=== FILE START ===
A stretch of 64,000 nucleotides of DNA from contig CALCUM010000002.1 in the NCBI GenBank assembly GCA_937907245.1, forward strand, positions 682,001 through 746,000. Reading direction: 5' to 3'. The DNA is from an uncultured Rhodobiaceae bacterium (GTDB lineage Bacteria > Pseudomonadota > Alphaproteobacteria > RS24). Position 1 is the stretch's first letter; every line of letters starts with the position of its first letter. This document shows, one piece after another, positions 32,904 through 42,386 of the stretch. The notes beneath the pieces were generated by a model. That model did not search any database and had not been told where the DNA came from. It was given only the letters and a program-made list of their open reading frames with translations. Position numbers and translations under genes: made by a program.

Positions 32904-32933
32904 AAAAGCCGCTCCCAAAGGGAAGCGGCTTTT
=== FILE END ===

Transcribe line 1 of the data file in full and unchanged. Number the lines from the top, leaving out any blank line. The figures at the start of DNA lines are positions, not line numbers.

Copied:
A stretch of 64,000 nucleotides of DNA from contig CALCUM010000002.1 in the NCBI GenBank assembly GCA_937907245.1, forward strand, positions 682,001 through 746,000. Reading direction: 5' to 3'. The DNA is from an uncultured Rhodobiaceae bacterium (GTDB lineage Bacteria > Pseudomonadota > Alphaproteobacteria > RS24). Position 1 is the stretch's first letter; every line of letters starts with the position of its first letter. This document shows, one piece after another, positions 32,904 through 42,386 of the stretch. The notes beneath the pieces were generated by a model. That model did not search any database and had not been told where the DNA came from. It was given only the letters and a program-made list of their open reading frames with translations. Position numbers and translations under genes: made by a program.